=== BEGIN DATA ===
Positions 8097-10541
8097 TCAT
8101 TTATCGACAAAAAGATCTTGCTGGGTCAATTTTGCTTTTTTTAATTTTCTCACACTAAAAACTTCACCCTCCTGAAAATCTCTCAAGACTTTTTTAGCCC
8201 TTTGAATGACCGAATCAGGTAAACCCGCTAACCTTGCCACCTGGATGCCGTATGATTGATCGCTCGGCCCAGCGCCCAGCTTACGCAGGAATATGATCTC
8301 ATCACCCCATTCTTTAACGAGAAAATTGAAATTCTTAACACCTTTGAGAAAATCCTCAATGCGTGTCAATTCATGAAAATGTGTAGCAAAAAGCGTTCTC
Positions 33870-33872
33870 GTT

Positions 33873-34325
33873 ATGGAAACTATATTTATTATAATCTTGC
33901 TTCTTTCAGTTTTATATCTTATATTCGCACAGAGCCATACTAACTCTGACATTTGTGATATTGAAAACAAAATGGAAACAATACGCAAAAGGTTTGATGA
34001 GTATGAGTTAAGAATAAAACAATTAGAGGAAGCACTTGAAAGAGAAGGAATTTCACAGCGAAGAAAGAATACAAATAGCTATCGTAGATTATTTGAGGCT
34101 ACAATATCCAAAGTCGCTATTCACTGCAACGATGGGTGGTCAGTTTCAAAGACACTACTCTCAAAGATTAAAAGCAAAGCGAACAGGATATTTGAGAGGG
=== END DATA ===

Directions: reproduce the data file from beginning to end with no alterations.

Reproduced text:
Positions 8097-10541
8097 TCAT
8101 TTATCGACAAAAAGATCTTGCTGGGTCAATTTTGCTTTTTTTAATTTTCTCACACTAAAAACTTCACCCTCCTGAAAATCTCTCAAGACTTTTTTAGCCC
8201 TTTGAATGACCGAATCAGGTAAACCCGCTAACCTTGCCACCTGGATGCCGTATGATTGATCGCTCGGCCCAGCGCCCAGCTTACGCAGGAATATGATCTC
8301 ATCACCCCATTCTTTAACGAGAAAATTGAAATTCTTAACACCTTTGAGAAAATCCTCAATGCGTGTCAATTCATGAAAATGTGTAGCAAAAAGCGTTCTC
Positions 33870-33872
33870 GTT

Positions 33873-34325
33873 ATGGAAACTATATTTATTATAATCTTGC
33901 TTCTTTCAGTTTTATATCTTATATTCGCACAGAGCCATACTAACTCTGACATTTGTGATATTGAAAACAAAATGGAAACAATACGCAAAAGGTTTGATGA
34001 GTATGAGTTAAGAATAAAACAATTAGAGGAAGCACTTGAAAGAGAAGGAATTTCACAGCGAAGAAAGAATACAAATAGCTATCGTAGATTATTTGAGGCT
34101 ACAATATCCAAAGTCGCTATTCACTGCAACGATGGGTGGTCAGTTTCAAAGACACTACTCTCAAAGATTAAAAGCAAAGCGAACAGGATATTTGAGAGGG